The Russian President said he has good relations with Father Christmas and offered the bearded gift-giver free legal advice.
Russian President Vladimir Putin has said he hopes Santa will bring his countrymen everything they want this year, and weighed in on a case brought against him by a lawyer who says he has never received the presents he hoped for.
Speaking to journalists on Thursday as part of his annual end-of-year press conference, Putin was asked to comment on a lawsuit being brought by Igor Mirzoev, a 37-year-old lawyer from the president’s hometown of St. Petersburg. Mirzoev complained that Father Christmas has brought him sub-standard gifts for the past two decades, and is demanding 23 gifts as well as 10 million rubles ($136,000) in damages.
“He is a lawyer from St. Petersburg? I’m also a lawyer from St. Petersburg, so there’s some coincidence – we have similar backgrounds,” Putin said. “Since I am a lawyer as well, I can play the role of Santa’s defense counsel and remind the plaintiff that Father Christmas only gives presents to good boys and girls, so he should review his performance and behavior, and maybe find the flaws that could have been a barrier to him getting his gifts.”
“My relationship with Santa has been really positive, and I really thank him for being in the position I’m in and able to talk to you. I really appreciate the support of the Russian people, and I hope that Father Christmas will be with us all, not just with gifts, but will help us to reach our goals – and that applies to Russian people and the nation as a whole.”
Mirzoev’s lawsuit names as a defendant the operators of ‘Santa Claus’ Homeland’, an entertainment complex in the Central Russian town of Veliky Ustug, which bills itself as the official residence of Father Christmas. However, local officials told business daily RBK that the paperwork has not yet been lodged and a judge is yet to give the go-ahead for the case to be heard. The firm was established in 1998, and the lawyer insists he should receive damages for every year since then.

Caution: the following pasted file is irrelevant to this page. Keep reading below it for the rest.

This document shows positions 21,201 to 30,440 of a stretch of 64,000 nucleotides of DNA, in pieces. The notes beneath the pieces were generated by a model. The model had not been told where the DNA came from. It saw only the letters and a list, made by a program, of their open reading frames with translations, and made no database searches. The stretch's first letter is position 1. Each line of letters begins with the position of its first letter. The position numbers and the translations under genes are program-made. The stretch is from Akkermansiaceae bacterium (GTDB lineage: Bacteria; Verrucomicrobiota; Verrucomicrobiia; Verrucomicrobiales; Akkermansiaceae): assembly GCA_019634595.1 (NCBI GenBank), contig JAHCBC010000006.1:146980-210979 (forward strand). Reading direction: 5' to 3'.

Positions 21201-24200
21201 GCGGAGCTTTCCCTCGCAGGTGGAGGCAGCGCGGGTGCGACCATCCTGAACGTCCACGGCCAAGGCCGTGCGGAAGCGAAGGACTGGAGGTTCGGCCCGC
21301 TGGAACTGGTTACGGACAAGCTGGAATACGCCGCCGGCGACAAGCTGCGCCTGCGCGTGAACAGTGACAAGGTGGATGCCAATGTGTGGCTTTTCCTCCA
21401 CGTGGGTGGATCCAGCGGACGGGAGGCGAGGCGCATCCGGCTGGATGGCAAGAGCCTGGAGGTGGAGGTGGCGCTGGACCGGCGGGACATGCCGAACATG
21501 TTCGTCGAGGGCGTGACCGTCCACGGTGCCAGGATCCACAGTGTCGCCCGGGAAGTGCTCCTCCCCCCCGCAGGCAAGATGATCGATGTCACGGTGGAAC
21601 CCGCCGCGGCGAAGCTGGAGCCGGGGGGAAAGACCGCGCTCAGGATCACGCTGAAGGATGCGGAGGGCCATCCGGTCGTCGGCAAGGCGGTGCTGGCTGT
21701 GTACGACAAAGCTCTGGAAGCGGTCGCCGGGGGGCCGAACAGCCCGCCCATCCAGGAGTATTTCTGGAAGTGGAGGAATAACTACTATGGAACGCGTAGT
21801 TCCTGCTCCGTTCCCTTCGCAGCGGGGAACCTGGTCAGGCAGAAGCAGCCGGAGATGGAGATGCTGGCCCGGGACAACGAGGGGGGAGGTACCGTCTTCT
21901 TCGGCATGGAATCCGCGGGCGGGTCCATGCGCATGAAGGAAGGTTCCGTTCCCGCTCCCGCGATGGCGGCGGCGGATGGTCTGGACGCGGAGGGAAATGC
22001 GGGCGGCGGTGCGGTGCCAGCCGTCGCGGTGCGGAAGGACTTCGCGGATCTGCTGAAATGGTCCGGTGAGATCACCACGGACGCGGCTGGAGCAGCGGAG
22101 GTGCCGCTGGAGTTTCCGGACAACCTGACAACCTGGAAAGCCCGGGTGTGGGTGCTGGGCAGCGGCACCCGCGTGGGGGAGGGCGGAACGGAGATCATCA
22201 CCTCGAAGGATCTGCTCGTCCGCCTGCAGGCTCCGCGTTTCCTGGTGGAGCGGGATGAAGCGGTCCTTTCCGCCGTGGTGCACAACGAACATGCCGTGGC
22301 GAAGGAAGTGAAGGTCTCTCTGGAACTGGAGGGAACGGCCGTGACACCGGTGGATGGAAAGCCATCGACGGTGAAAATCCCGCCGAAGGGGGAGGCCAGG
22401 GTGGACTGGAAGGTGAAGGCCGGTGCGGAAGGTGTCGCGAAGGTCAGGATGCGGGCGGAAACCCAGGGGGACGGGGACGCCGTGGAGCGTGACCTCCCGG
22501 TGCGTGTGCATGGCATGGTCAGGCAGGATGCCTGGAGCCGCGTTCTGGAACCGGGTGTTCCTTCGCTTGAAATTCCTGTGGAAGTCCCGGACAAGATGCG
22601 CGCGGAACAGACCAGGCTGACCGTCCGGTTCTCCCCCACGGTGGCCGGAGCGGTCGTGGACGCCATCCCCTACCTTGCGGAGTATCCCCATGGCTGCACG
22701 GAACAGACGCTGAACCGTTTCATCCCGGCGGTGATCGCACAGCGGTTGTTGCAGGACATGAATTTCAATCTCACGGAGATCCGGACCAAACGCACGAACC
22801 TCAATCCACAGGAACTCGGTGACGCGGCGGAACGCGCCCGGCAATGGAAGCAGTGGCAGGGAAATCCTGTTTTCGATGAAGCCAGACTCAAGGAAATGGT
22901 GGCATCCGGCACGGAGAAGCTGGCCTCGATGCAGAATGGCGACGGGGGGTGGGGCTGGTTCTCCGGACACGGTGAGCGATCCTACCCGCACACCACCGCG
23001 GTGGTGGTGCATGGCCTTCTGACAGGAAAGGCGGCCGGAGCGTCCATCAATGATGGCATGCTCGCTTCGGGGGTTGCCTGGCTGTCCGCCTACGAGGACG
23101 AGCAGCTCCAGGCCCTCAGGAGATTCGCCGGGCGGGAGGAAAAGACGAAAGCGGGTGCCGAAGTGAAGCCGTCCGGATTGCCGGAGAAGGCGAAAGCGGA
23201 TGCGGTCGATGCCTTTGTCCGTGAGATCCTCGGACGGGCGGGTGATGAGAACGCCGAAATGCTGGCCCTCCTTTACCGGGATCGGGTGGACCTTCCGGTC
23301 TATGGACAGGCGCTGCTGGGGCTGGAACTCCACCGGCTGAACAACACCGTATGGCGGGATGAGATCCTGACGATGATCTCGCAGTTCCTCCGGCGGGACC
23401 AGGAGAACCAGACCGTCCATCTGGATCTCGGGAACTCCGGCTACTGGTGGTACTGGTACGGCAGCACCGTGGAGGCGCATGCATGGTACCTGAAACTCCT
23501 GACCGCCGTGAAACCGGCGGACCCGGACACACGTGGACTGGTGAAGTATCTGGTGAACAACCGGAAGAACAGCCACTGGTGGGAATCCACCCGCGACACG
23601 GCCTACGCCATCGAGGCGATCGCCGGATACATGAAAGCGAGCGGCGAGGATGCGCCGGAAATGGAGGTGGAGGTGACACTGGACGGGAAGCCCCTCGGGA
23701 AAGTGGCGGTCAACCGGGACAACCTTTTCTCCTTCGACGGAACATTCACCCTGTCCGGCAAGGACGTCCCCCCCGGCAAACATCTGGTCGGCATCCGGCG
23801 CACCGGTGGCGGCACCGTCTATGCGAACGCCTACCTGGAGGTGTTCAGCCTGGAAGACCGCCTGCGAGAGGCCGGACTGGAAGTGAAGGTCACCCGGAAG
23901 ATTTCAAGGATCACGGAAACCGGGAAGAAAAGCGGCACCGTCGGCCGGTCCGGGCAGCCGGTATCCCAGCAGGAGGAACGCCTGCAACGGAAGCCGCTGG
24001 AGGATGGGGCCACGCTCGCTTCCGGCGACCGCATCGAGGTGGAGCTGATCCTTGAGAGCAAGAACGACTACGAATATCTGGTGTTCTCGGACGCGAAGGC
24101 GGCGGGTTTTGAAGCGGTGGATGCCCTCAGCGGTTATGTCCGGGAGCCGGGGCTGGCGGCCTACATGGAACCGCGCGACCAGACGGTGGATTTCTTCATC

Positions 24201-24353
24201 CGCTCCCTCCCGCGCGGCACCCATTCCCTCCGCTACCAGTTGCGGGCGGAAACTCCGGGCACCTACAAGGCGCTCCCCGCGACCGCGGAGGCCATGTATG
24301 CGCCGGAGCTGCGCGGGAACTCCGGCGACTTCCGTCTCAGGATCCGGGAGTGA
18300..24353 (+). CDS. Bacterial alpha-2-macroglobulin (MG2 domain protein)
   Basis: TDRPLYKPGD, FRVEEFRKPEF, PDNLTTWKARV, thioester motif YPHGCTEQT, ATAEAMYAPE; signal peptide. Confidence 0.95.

In an interview with Moscow’s Komsomolskaya Pravda earlier this week, Mirzoev said that “in childhood, my relationship with Santa Claus was fine – every year I found gifts under the tree. However, since I started growing up, since about 1998, I stopped finding presents.” The restitution he is seeking apparently includes a new apartment, a car, a country home, and a trip around the world, in addition to a boost to his investment portfolio.
Asked whether he was worried about bankrupting Santa at the expense of children eagerly awaiting gifts, the lawyer said only that “he is a magician, he can find resources for everyone’s desires. I think Father Christmas will cope – I still believe in him and I hope he will rehabilitate himself in my eyes.” Mirzoev reportedly attempted to sue Santa at the beginning of the year after another disappointing haul, and was apparently told to seek psychological help.
Santa Claus, known as ‘Father Frost’ or ‘Ded Moroz’ in Russia, brings children gifts not on Christmas Day, as in the West, but on New Year, the primary day of festive celebration in Russia.
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